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Beantwortung der Frage Was ist Aufklärung

Beantwortung der Frage Was ist Aufklärung

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Beantwortung der Frage Was ist Aufklärung

Länge:
67 Seiten
1 Stunde
Herausgeber:
Freigegeben:
Jun 16, 2020
ISBN:
9780599910201
Format:
Buch

Beschreibung

Beantwortung der Frage Was ist Aufklärung

Immanuel Kant was an influential German philosopher in the Age of Enlightenment. In his doctrine of transcendental idealism, he argued that space, time, and causation are mere sensibilities; "things-in-themselves" exist, but their nature is unknowable.


Herausgeber:
Freigegeben:
Jun 16, 2020
ISBN:
9780599910201
Format:
Buch

Über den Autor

Immanuel Kant (1724–1804) was a German Enlightenment philosopher widely considered to be one of the founders of modern philosophy. His contributions to the fields of ethics, aesthetics, metaphysics, and epistemology remain cornerstones of contemporary thought. Kant’s best-known work is The Critique of Pure Reason, which explores the relationship between human existence and reason. 


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Beantwortung der Frage Was ist Aufklärung - Immanuel Kant

Beantwortung der Frage: Was ist Aufklärung?

Immanuel Kant

Spartacus Books

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ISBN 10: 0599910208

ISBN 13: 9780599910201

Answering the Question: What Is Enlightenment? is a 1784 essay by the philosopher Immanuel Kant. In the December 1784 publication of the Berlinische Monatsschrift.

Immanuel Kant (1724-1804) is one of the most influential philosophers in the history of Western philosophy. His contributions to metaphysics, epistemology, ethics, and aesthetics have had a profound impact on almost every philosophical movement that followed him. This article focuses on his metaphysics and epistemology in one of his most important works, The Critique of Pure Reason.  A large part of Kant’s work addresses the question What can we know? The answer, if it can be stated simply, is that our knowledge is constrained to mathematics and the science of the natural, empirical world. It is impossible, Kant argues, to extend knowledge to the supersensible realm of speculative metaphysics. The reason that knowledge has these constraints, Kant argues, is that the mind plays an active role in constituting the features of experience and limiting the mind’s access only to the empirical realm of space and time.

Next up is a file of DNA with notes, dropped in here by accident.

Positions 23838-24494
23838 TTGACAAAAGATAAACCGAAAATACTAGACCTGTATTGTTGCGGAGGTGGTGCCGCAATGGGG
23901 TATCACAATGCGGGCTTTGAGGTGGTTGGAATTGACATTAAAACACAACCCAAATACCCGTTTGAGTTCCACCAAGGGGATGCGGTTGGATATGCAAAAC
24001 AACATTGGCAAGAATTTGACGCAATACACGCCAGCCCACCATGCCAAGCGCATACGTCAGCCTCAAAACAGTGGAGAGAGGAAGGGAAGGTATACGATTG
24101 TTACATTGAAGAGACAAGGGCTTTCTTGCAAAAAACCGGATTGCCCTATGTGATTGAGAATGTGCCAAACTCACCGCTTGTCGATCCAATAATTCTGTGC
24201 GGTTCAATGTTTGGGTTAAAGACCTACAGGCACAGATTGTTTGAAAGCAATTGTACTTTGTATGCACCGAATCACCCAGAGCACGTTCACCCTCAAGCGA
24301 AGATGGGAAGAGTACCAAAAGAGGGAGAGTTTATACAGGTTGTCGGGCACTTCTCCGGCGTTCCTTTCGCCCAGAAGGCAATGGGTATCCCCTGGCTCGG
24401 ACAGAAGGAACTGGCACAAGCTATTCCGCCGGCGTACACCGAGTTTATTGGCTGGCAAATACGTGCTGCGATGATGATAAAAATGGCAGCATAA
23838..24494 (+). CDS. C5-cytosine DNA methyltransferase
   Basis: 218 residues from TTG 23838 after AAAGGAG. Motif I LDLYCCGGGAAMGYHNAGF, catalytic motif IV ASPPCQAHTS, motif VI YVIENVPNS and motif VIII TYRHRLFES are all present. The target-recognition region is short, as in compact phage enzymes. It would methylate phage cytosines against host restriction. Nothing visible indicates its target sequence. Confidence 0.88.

Kant responded to his predecessors by arguing against the Empiricists that the mind is not a blank slate that is written upon by the empirical world, and by rejecting the Rationalists’ notion that pure, a priori knowledge of a mind-independent world was possible.  Reason itself is structured with forms of experience and categories that give a phenomenal and logical structure to any possible object of empirical experience.  These categories cannot be circumvented to get at a mind-independent world, but they are necessary for experience of spatio-temporal objects with their causal behavior and logical properties.  These two theses constitute Kant’s famous transcendental idealism and empirical realism.